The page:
Chris Sale

2017 Offseason Oracle: Pairing Price and Sale

Welcome to the 2017 Offseason Oracle, a brief series in which your favorite BP Boston authors will give their educated guesses as to how the Red Sox’s offseason will shake down. Every author will answer the following four questions and give a projected Opening Day roster. Will we all be wrong? Yep! Should it be fun? Yes to that, too. Enjoy!


It’s shaping up to be the most sedate offseason in a long while in Boston. The roster looks pretty set, much of the depth in the farm system has been spent, and the stable of youth on the Major League roster begs to be left alone to coalesce into a consistent championship core. Will Dave Dombrowski know enough to let well enough alone? Probably not! Let’s answer some questions!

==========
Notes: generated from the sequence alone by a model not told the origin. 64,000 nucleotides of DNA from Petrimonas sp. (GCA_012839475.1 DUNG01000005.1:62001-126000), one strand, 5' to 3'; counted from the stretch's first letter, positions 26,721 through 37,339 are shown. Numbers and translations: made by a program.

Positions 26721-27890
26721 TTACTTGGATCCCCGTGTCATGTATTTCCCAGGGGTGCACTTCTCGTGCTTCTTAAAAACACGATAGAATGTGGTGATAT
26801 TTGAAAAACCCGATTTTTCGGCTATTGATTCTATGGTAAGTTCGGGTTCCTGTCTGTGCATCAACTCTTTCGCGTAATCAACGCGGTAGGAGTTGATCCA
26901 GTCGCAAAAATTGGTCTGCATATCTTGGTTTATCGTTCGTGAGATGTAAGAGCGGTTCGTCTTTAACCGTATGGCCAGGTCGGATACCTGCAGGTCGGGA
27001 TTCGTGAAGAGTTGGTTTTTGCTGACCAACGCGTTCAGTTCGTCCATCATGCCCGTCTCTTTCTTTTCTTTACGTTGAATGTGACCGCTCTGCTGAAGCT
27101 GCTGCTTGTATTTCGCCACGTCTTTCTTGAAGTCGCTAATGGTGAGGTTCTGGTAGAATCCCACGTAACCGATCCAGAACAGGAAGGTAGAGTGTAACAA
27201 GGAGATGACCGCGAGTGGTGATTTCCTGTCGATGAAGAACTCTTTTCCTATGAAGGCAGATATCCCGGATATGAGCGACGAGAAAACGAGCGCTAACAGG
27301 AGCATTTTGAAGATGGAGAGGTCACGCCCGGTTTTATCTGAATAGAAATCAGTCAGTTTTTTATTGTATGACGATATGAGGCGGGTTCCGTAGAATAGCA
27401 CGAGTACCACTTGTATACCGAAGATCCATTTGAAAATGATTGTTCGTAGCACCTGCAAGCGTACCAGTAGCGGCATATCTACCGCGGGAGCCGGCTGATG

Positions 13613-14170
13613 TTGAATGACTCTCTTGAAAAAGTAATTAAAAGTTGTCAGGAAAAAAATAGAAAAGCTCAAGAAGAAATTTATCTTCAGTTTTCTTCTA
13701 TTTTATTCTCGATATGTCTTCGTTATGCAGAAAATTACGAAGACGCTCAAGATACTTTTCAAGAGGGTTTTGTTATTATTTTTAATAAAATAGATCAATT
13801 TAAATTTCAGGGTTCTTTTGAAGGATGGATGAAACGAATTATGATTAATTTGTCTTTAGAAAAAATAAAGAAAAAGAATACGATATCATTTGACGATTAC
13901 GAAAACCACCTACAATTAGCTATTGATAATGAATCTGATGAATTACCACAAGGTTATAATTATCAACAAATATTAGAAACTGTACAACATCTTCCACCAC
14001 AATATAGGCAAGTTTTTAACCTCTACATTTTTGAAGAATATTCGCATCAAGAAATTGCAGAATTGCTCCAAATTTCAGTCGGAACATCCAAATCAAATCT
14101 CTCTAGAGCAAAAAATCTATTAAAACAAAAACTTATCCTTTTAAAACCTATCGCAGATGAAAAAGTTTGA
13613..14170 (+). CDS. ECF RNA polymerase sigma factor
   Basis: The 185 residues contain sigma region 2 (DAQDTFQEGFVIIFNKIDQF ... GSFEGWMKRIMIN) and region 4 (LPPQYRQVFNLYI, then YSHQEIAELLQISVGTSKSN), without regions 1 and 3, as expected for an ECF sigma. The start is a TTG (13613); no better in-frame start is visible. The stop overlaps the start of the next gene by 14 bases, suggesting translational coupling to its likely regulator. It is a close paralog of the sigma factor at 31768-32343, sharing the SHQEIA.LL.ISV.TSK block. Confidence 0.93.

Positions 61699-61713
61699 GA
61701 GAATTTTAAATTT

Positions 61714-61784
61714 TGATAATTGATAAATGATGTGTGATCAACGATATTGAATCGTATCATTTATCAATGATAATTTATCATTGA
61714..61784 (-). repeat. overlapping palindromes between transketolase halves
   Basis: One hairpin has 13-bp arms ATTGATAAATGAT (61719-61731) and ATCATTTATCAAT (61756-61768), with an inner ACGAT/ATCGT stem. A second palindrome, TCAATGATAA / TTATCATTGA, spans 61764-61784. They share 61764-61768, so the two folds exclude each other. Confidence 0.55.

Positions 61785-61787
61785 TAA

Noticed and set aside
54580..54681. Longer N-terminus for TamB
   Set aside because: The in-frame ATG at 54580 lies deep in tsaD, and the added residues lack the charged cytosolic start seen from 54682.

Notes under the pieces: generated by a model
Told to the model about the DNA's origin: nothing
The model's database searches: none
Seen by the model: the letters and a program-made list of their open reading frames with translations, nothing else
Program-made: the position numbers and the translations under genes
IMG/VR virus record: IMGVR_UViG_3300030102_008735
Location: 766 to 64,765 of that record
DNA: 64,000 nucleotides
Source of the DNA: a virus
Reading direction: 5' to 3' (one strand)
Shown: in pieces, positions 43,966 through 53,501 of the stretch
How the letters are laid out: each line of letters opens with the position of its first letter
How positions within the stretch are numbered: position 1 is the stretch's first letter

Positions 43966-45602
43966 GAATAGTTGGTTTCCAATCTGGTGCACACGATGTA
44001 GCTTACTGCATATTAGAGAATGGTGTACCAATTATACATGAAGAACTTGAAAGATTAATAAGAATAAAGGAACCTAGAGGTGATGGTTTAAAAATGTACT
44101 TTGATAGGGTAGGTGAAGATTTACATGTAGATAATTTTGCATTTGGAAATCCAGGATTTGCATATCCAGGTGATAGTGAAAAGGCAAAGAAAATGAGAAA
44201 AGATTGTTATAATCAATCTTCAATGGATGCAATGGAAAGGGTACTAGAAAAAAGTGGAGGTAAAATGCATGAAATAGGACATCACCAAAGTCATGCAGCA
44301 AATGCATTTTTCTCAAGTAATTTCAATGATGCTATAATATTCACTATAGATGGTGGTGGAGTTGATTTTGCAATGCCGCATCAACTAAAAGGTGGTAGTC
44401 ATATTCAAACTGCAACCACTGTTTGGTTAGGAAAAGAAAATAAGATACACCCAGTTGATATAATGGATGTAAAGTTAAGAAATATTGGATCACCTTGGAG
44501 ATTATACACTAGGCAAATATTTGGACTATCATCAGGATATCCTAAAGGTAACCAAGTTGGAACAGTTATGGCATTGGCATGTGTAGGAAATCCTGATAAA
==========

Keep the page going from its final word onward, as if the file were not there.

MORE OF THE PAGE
How will the Red Sox replace David Ortiz’s production?: 

The easy answer is to sign Edwin Encarnacion. The more I think about that, the more I hate it. Encarnacion is older (he’ll be 34), he’s a big name which will make him even more expensive, and signing him will cost extreme amounts of money and Boston’s first-round draft pick. The team is poised to take a step backwards offensively next season if for no other reason than regression to the mean, but this seems like killing an ant with a grenade launcher. Unfortunately for the future of the franchise, as we’ve seen over the past year, this is Dombrowski’s style. I’d prefer the team saved with an eye towards the huge 2018 free agent market and looked to a shorter-term solution like Carlos Beltran. He’s a name who has been getting some press recently, so it’s possible he requires two years rather than one, but even if so, he’s going to get a pittance compared to Encarnacion, and he won’t cost a draft pick. So I’ll cross my fingers and predict that.